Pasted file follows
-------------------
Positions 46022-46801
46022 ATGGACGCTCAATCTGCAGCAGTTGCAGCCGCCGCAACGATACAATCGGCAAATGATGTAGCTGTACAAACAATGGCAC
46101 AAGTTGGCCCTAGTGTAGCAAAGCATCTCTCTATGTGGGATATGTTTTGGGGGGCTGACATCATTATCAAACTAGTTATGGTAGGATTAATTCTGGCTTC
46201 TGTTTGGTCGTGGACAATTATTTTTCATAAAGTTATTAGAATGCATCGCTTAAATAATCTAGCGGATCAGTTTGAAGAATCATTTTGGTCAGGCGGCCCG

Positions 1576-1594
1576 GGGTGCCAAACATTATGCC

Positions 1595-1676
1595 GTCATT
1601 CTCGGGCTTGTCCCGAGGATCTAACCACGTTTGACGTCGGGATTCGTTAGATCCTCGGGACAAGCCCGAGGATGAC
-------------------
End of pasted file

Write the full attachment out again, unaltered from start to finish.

Positions 46022-46801
46022 ATGGACGCTCAATCTGCAGCAGTTGCAGCCGCCGCAACGATACAATCGGCAAATGATGTAGCTGTACAAACAATGGCAC
46101 AAGTTGGCCCTAGTGTAGCAAAGCATCTCTCTATGTGGGATATGTTTTGGGGGGCTGACATCATTATCAAACTAGTTATGGTAGGATTAATTCTGGCTTC
46201 TGTTTGGTCGTGGACAATTATTTTTCATAAAGTTATTAGAATGCATCGCTTAAATAATCTAGCGGATCAGTTTGAAGAATCATTTTGGTCAGGCGGCCCG

Positions 1576-1594
1576 GGGTGCCAAACATTATGCC

Positions 1595-1676
1595 GTCATT
1601 CTCGGGCTTGTCCCGAGGATCTAACCACGTTTGACGTCGGGATTCGTTAGATCCTCGGGACAAGCCCGAGGATGAC